Wednesday, March 07, 2007

Underneath the City of David

Continued from previous posts...
Location of the City of David
From the initial crossing of the Jordan river after the death of Moses, the Jews (then Israelites) gradually conquered city after city in the land of Israel. Despite the biblical imperative to appoint a king and build the holy temple in Jerusalem, the Jews doddled for a period of 400 years. During this period, the Jews would lapse into idolatry, only to be defeated and oppressed by one of the neighboring peoples, after which they would cry out to God. God would then inspire a prophet, who would come to rally the people, bring them back to Torah, and throw off the foreign oppressors. Only to have the cycle repeat itself time and time again. Finally, after the appointing and failure of King Shaul (Saul,) King David took power to unite the tribes.
Jerusalem, then called Jebu, was the home of the Jebusite tribe of Canaanites at the time. Despite the conquest of Giloh, Ramot, Givon and various other towns (today Jewish suburbs of greater Jerusalem which carry the same names,) Jebu had stood as a Canaanite stronghold for too long. King David had attempted to take the city frontally, but the Jebusites were so confident behind the cities defensive walls that they could taunt the besieging David, ""You will not come in here, but the blind and the lame will ward you off -- thinking David cannot come in here."
Neither frontal assault nor siege worked, so it was time for plan C. The Gihon spring, outside the city walls, was drawn into the city by means of a network of underwater tunnels. David, with his best men, swam through the underwater tunnels, killed the guards on watch, and conquered the city from the inside.

Going down... down... down, into the tunnels under the City of David.
King David captured the city through these same tunnels.

Towards the end of his reign, David's eldest son Adinoyah, acting without the blessing of his father, with the help of a duplicitous Cohen (high priest) and support from David's own right-hand man Yoav, crowned himself the new King. Upon hearing of his son's treachery, David acted quickly, abdicating his throne to his son Shlomo (Solomon.) He took the young Shlomo, placed him on the royal donkey, and led him to the spring of Gihon to be annointed king, all to shouts of "Enduring Life for King Solomon." When the people's cries, echoing through the Kidron Valley, reached the ears of "King" Adinoyah and his camp, his men abandoned him and fled, fearing punishment for their treachery.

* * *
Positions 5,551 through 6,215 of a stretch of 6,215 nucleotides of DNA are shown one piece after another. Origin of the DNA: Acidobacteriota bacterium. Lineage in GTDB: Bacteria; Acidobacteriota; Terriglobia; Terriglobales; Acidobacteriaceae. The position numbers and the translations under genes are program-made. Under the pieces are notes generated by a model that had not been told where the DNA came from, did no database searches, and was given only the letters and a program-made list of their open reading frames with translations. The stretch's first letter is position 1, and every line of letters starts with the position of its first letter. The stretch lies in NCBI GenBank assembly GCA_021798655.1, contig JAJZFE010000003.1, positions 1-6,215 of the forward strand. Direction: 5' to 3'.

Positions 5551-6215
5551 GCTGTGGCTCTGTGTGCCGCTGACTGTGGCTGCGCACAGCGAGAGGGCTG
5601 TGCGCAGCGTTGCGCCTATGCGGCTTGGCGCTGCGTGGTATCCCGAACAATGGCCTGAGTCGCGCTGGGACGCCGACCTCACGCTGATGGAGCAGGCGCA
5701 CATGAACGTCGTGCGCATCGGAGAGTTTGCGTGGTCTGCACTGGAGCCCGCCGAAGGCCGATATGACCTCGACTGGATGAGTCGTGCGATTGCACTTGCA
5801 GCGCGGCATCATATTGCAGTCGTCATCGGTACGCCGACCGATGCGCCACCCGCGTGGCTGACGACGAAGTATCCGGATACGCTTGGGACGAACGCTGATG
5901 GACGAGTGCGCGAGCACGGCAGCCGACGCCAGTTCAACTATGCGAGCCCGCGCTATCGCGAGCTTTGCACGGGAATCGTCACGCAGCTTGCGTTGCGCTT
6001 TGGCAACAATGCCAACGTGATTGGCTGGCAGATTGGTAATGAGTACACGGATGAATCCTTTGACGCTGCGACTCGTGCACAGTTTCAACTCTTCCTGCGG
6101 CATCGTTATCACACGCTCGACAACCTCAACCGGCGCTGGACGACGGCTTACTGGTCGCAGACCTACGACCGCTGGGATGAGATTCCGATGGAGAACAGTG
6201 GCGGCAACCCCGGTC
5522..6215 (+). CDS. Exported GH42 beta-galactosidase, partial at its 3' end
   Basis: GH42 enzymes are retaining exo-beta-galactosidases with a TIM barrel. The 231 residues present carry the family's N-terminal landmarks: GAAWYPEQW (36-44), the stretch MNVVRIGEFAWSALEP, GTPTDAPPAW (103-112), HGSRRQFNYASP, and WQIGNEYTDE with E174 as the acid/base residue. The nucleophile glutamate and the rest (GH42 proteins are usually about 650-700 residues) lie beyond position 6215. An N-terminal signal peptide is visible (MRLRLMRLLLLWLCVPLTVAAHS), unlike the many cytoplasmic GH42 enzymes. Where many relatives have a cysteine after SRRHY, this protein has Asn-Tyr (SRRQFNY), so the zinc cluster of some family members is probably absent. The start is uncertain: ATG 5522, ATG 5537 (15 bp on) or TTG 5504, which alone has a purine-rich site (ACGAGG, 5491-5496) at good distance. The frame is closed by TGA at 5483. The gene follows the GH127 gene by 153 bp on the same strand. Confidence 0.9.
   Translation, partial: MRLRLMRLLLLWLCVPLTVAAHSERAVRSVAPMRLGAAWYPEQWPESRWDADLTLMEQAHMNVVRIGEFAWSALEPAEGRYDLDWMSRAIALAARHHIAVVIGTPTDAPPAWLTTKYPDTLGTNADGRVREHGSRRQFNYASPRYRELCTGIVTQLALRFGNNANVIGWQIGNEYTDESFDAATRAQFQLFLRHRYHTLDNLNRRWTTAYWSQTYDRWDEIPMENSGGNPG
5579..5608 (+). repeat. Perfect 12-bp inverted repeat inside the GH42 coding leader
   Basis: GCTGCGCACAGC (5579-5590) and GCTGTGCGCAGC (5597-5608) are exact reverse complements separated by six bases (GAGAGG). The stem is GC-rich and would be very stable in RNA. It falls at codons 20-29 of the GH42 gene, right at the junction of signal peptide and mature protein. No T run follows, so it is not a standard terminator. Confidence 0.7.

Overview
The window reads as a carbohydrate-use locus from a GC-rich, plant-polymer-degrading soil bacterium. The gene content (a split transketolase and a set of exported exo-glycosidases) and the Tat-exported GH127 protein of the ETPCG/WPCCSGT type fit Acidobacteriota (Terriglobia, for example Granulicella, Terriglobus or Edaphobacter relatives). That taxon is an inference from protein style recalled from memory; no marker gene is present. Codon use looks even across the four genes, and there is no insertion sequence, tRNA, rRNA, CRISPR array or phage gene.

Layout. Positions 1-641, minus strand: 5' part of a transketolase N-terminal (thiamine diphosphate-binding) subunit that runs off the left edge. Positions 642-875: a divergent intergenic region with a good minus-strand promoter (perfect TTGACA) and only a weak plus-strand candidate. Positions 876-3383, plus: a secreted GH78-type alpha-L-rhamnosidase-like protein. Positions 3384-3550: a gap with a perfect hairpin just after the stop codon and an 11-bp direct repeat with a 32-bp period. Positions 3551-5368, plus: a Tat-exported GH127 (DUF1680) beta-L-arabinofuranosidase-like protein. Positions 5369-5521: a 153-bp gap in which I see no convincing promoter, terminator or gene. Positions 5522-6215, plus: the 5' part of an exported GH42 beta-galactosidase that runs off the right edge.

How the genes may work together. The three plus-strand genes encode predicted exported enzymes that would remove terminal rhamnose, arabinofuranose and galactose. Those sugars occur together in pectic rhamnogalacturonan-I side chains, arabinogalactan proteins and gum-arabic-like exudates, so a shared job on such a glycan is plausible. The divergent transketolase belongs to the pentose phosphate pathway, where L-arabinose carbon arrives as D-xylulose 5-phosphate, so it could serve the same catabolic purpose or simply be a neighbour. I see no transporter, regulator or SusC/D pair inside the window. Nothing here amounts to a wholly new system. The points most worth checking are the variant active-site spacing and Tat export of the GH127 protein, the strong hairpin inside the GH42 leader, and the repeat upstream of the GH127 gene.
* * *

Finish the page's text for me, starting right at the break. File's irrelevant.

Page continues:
The new King Shlomo stayed Adinoyah's execution, but later, when Adinoyah married a widow of King David, apparently attempting to better his claim to the throne, King Shlomo sensed a plot and had him, along with the traitorous Cohen and Yoav, executed.

Looking down an ancient well in the excavated Gihon spring, where King Solomon was crowned.

Entire new caverns and roads from the ancient city have been discovered here in recent years, largely due to the archaeological salvage excavations triggered by Elad's building projects. Elad continues to fund most of the archaeology here, and new discoveries are constantly being unearthed.

One technique for building is to excavate shafts down to bedrock, then sink columns. The columns then support the building overhead as excavation and preservation work continues below. Several buildings have been constructed in the old city using similar techniques.

New excavations at the Gihon Spring. The new building is above, the excavations below, and we stand on a platform built to display the excavations.

Four centuries later, long after the split of the Kingdom of Shlomo into the northern Kingdom of Israel and the Southern Kingdom of Judah, the Assyrian King Sennacherib was on the move. Conquering one country after the next, he prevented rebellion from his new subjects by mixing them around, exiling them to other parts of his empire, unfamiliar settings. King Hezekiah of Judah saw as Sennacherib invaded the northern Kingdom of Israel and exiled the ten tribes therein, who have been lost to history until today.

Hezekiah expected the Kingdom of Judah to be attacked next. In 701 BCE, in order to better withstand the coming siege, he had his engineers dig a tunnel stretching for a half kilometer to bring water from the Gihon Spring flowing into the city walls. Two teams assembled on either side and began digging blind, straight through the rock. The plan worked, and the steady water flow into the city saved Jerusalem and the southern tribes from Sennacherib's conquest. Water still flows through the tunnel today.

At the spring of Gihon. The entrance to Hezekiah's Tunnel is in the center of the photo.

We didn't get in the water and walk the length of the tunnel, though I've done it in the past. We did, however, walk through a different tunnel, now dry, which had been used for a similar purpose before King Hezekiah built his extended tunnel.

Me in the old dry tunnel.

Yours truly outside the tunnel, Silwan and some First Temple period burial caves behind me.

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